Taking advantage of the advice of the roads commissioner, Gardiner drew the proposed town lines strategically. To avoid the possibility of the founders being outvoted during the vote for incorporation, he excluded densely populated areas. He defined the boundaries for Los Altos Hills on the inside of Arastradero Road and other heavily trafficked streets to prevent the young town from assuming expensive maintenance costs.
The original town map included 29 public roads encompassing 9.5 square miles, and recorded 1,167 registered voters who represented a population of 2,500. Gardiner’s initials are easily spotted in the corner of every page of that first survey and map.
A vision realized
Although Gardiner’s training as an engineer helped him technically, he was quite unfamiliar with the overall process of creating a city – from raising money and votes for incorporation to determining rules of governance and tax structures.
“When you form a town, you need to know lots of things,” he said.
In accordance with state law, the committee received approval of the proposed town boundaries from Santa Clara County. Then they prepared for incorporation with the required Green Sheets, a manifesto outlining why incorporation was necessary, how the new town would structure its government and a petition with the signatures of at least 25 percent of the total property owners.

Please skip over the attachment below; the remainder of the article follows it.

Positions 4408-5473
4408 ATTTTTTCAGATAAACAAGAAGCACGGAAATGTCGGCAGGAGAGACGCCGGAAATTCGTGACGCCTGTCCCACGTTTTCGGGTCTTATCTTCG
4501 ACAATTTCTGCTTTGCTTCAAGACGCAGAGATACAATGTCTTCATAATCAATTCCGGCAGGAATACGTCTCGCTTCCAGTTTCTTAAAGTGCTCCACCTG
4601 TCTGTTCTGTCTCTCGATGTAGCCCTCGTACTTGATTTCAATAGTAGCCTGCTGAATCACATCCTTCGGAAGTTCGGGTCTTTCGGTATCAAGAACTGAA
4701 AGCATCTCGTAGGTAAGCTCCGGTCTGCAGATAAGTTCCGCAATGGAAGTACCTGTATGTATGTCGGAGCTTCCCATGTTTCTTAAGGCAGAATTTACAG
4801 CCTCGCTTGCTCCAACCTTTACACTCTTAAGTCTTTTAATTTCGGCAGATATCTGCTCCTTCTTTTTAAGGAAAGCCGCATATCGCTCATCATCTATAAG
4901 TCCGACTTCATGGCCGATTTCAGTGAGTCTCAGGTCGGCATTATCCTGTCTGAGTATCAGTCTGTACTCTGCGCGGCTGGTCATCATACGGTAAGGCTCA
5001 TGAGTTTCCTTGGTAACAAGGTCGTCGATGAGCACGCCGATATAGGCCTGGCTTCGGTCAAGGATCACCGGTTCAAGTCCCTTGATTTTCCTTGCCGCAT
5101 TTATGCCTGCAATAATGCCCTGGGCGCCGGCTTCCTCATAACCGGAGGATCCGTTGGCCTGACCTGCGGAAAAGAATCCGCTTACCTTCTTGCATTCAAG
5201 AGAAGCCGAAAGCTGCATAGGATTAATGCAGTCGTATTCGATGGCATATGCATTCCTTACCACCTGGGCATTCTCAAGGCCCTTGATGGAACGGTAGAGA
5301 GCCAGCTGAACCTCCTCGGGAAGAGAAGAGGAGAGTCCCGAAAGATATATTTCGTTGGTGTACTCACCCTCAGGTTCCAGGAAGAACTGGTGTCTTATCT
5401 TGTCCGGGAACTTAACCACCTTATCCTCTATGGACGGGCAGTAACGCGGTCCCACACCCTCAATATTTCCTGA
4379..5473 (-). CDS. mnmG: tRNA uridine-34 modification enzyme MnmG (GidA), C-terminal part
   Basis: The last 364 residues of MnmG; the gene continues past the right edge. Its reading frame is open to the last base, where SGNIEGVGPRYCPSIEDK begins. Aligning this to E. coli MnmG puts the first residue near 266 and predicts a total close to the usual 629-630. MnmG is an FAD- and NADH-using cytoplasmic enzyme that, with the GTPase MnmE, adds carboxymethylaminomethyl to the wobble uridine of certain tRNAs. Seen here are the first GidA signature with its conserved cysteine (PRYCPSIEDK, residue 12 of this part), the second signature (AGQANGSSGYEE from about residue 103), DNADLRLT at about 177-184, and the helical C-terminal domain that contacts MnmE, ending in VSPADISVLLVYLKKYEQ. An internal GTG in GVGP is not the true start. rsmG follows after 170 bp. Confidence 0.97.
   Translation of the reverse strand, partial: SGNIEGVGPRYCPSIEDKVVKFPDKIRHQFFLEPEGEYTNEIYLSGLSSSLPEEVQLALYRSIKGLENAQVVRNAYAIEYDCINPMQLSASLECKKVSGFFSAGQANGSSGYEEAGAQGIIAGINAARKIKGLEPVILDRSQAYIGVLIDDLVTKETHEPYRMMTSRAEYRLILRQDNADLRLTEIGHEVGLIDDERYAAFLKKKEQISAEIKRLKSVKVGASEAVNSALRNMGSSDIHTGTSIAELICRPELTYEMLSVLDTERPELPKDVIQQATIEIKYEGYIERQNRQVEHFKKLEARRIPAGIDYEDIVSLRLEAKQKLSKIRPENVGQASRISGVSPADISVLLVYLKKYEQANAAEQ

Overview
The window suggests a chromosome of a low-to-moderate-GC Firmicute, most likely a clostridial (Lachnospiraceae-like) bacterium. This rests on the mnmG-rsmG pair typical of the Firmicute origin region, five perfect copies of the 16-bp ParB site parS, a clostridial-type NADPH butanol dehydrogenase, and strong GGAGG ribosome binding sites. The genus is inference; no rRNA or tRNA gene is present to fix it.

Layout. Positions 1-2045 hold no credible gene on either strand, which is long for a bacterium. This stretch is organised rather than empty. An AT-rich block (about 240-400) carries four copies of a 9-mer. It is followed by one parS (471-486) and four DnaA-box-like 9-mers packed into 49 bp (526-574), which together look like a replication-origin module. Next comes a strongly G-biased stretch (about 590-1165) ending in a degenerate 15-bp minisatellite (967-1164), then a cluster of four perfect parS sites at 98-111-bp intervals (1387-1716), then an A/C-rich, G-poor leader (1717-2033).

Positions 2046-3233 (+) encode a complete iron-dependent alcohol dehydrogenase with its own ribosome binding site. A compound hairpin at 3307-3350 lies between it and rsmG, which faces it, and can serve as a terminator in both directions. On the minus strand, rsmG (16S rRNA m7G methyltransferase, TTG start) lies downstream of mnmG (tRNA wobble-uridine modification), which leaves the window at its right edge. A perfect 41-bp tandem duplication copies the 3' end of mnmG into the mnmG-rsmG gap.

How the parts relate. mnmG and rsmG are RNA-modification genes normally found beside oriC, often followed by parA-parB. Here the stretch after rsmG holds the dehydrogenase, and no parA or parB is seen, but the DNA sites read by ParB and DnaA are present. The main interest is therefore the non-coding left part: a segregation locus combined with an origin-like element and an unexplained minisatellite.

The county Board of Supervisors had to review and approve the boundaries to complete the incorporation process.
After the first steps were fulfilled, committee members hand-stuffed ballots into envelopes in preparation for the official incorporation election Jan. 27, 1956.
Although the majority of residents voted to incorporate the city of the Town of Los Altos Hills, Gardiner said two recall bids from opposition groups challenged the vote. Both efforts proved unsuccessful in deterring the town’s bid for autonomy.
Gardiner said he might have been one of Los Altos Hills first councilmembers had he not acquiesced to his boss’ concerns. After his nomination for a council position by the incorporation committee, Gardiner’s boss threatened to fire him if he didn’t withdraw. Feeling too young to appeal to his supervisors, Gardiner withdrew his name from the first city council ballot without ever explaining the reason to his committee colleagues.
Although he didn’t become a founding councilmember, Gardiner was appointed road commissioner – his newfound knowledge of every nook and cranny of the town qualified him as the obvious expert.
Nearly 57 years later, Gardiner is pleased that the town retains much of its original character despite some changes that are a bit unsettling.
“The hills were all open back then,” he said. “Now there are steel fences up everywhere.”
For a slideshow of images depicting Los Altos Hills in the early days compiled by Rex's daughter, Vicki Taylor, click here.